godofpromiseIn this masterful summary of covenant theology, Horton carefully shows how systematic covenant theology holds together many important biblical principles. Clear and comprehensive, this book is the ideal introduction to covenant theology.

–Dr. Philip Graham Ryken, senior minister, Tenth Presbyterian Church, Philadelphia, PA

Book Excerpt:We live in a world of broken promises. The fragile web of truthful communication and practical living connects us to each other and when any part of that web comes under significant stress, the trust on which our relationships depend can easily break. It’s not just self-interest that is, outright violation of our commitments ("what we have done," in the prayer of confession), but often the pursuit of things that are in themselves worthy but subordinate goods ("what we have left undone") that tug on this web. Either way, we transgress the law of love.

As Jesus reminds us, there is an inseparable connection between "the two tables" of the Law: love of God (the vertical dimension) and love of neighbor (the horizontal). In the fall of humanity in Adam, recapitulated in the history of Israel, human relationships fray as a result of prior infidelity to their Covenant Lord. And yet in the midst of our broken promises, there is always before, during, and after the promise-making and promise-keeping, God who will not let the web fall apart.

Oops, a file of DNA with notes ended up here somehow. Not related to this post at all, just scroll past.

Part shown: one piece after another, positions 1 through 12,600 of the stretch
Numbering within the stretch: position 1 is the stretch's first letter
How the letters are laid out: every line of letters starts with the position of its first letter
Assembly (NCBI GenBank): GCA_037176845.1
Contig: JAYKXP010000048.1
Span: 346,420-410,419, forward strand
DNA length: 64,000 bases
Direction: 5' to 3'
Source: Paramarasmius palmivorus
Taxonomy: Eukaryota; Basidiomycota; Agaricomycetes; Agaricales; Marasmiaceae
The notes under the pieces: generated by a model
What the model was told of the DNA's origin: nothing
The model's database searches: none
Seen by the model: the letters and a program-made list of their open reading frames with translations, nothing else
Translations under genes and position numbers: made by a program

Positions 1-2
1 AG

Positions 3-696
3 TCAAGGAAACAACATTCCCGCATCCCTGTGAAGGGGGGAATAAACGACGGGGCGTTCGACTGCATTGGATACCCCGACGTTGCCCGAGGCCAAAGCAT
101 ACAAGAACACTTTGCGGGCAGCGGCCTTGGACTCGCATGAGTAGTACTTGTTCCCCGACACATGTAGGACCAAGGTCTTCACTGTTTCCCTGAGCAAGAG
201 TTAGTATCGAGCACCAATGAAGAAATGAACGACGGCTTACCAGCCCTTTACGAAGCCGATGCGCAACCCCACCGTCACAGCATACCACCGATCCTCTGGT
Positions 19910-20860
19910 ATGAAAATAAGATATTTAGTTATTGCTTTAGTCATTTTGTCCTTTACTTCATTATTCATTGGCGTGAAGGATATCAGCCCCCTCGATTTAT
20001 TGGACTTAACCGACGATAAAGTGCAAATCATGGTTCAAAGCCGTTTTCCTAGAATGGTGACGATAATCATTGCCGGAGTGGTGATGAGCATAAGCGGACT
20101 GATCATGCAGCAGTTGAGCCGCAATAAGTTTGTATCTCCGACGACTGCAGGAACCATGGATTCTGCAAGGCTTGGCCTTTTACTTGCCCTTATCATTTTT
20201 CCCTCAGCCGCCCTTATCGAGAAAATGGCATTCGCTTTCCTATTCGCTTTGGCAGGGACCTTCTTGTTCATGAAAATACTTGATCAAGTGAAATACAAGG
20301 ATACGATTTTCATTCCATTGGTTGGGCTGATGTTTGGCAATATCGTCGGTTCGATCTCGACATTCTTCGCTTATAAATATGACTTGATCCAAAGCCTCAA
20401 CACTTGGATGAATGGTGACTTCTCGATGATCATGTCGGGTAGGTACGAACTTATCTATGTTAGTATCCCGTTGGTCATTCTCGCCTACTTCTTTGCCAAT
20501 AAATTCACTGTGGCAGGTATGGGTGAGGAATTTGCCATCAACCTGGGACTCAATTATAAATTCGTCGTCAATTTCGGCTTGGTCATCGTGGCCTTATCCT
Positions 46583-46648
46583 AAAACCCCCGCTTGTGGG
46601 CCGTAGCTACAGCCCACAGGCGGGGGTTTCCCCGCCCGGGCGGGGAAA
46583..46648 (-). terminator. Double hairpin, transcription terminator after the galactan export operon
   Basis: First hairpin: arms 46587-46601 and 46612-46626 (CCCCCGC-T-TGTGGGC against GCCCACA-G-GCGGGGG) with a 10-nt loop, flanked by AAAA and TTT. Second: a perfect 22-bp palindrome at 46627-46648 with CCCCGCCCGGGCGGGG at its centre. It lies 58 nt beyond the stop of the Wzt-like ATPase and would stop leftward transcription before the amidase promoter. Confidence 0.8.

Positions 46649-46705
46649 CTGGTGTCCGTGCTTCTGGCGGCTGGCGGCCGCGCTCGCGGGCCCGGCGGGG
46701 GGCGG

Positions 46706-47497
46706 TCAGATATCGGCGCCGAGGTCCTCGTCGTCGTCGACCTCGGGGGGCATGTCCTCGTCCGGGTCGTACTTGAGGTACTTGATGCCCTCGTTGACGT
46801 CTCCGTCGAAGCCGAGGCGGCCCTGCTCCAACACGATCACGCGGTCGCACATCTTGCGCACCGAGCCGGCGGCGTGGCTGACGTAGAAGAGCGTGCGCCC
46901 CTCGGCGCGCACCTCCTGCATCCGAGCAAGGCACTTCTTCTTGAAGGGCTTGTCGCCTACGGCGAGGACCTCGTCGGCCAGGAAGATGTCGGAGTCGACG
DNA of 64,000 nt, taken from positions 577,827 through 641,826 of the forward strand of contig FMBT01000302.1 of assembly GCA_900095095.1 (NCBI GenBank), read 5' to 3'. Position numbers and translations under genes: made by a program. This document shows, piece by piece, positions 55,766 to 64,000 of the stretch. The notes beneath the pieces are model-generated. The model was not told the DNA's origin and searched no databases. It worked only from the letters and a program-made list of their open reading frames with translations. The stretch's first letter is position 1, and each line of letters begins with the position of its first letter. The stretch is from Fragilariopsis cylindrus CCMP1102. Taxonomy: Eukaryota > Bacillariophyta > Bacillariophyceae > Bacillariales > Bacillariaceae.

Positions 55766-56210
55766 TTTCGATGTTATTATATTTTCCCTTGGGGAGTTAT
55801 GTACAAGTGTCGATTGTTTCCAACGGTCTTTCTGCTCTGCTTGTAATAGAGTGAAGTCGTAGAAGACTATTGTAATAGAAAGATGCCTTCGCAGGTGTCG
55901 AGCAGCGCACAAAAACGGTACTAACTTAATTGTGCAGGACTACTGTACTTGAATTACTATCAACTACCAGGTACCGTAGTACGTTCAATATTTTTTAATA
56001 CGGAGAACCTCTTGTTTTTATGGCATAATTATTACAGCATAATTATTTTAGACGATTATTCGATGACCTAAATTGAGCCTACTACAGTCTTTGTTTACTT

God’s very existence is covenantal: Father, Son, and Holy Spirit in unceasing devotion to each other, reaching outward beyond the Godhead to create a community of creatures serving as a giant analogy of that relationship. Created in the image of that Triune God, we are by nature outgoing, relationship-establishing, interdependent, finding ourselves in the other and not just in ourselves. Unlike the persons of the Trinity, there was a time when we were not. But when God did decide to create, it was not a decree from a lonely monarch, but Father, Son, and Holy Spirit filled with delight in establishing a creaturely, finite analogy of that eternal giving-and-receiving. It’s not just that we were created and then given a covenant; we were created as covenant creatures—partners not in deity, to be sure, but in the drama that was about to unfold in history. Covenant creatures by nature, every person has a personal relationship with God. What exactly the nature of that relationship happens to be after the fall will be taken up at some length in this book, but there can be no doubt: everyone has a relationship with God and the shape of that relationship is covenantal. If that is true, then it stands to reason that we would want to know more about the nature of that relationship.

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